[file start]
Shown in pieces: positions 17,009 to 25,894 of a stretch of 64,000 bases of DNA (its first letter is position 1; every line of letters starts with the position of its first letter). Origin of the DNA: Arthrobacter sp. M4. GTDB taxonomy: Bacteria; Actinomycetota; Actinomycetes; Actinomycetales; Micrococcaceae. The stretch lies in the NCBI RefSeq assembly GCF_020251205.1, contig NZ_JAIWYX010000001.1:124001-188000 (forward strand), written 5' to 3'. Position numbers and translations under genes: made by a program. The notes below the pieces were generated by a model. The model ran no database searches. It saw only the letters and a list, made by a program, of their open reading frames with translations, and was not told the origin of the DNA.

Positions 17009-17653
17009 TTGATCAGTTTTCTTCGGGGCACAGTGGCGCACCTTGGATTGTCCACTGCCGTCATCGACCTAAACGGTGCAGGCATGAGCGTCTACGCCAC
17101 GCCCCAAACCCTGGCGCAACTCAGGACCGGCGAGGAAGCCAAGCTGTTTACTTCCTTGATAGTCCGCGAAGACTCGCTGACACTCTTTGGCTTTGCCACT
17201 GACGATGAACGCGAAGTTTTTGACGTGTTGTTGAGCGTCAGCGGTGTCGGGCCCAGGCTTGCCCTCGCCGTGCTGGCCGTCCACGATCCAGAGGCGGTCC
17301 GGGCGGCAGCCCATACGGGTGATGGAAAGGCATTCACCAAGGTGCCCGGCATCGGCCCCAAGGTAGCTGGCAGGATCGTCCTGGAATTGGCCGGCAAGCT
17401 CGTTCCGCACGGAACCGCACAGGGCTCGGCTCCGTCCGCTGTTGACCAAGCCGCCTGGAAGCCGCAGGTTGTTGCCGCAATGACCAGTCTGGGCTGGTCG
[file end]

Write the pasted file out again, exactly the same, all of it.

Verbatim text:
Shown in pieces: positions 17,009 to 25,894 of a stretch of 64,000 bases of DNA (its first letter is position 1; every line of letters starts with the position of its first letter). Origin of the DNA: Arthrobacter sp. M4. GTDB taxonomy: Bacteria; Actinomycetota; Actinomycetes; Actinomycetales; Micrococcaceae. The stretch lies in the NCBI RefSeq assembly GCF_020251205.1, contig NZ_JAIWYX010000001.1:124001-188000 (forward strand), written 5' to 3'. Position numbers and translations under genes: made by a program. The notes below the pieces were generated by a model. The model ran no database searches. It saw only the letters and a list, made by a program, of their open reading frames with translations, and was not told the origin of the DNA.

Positions 17009-17653
17009 TTGATCAGTTTTCTTCGGGGCACAGTGGCGCACCTTGGATTGTCCACTGCCGTCATCGACCTAAACGGTGCAGGCATGAGCGTCTACGCCAC
17101 GCCCCAAACCCTGGCGCAACTCAGGACCGGCGAGGAAGCCAAGCTGTTTACTTCCTTGATAGTCCGCGAAGACTCGCTGACACTCTTTGGCTTTGCCACT
17201 GACGATGAACGCGAAGTTTTTGACGTGTTGTTGAGCGTCAGCGGTGTCGGGCCCAGGCTTGCCCTCGCCGTGCTGGCCGTCCACGATCCAGAGGCGGTCC
17301 GGGCGGCAGCCCATACGGGTGATGGAAAGGCATTCACCAAGGTGCCCGGCATCGGCCCCAAGGTAGCTGGCAGGATCGTCCTGGAATTGGCCGGCAAGCT
17401 CGTTCCGCACGGAACCGCACAGGGCTCGGCTCCGTCCGCTGTTGACCAAGCCGCCTGGAAGCCGCAGGTTGTTGCCGCAATGACCAGTCTGGGCTGGTCG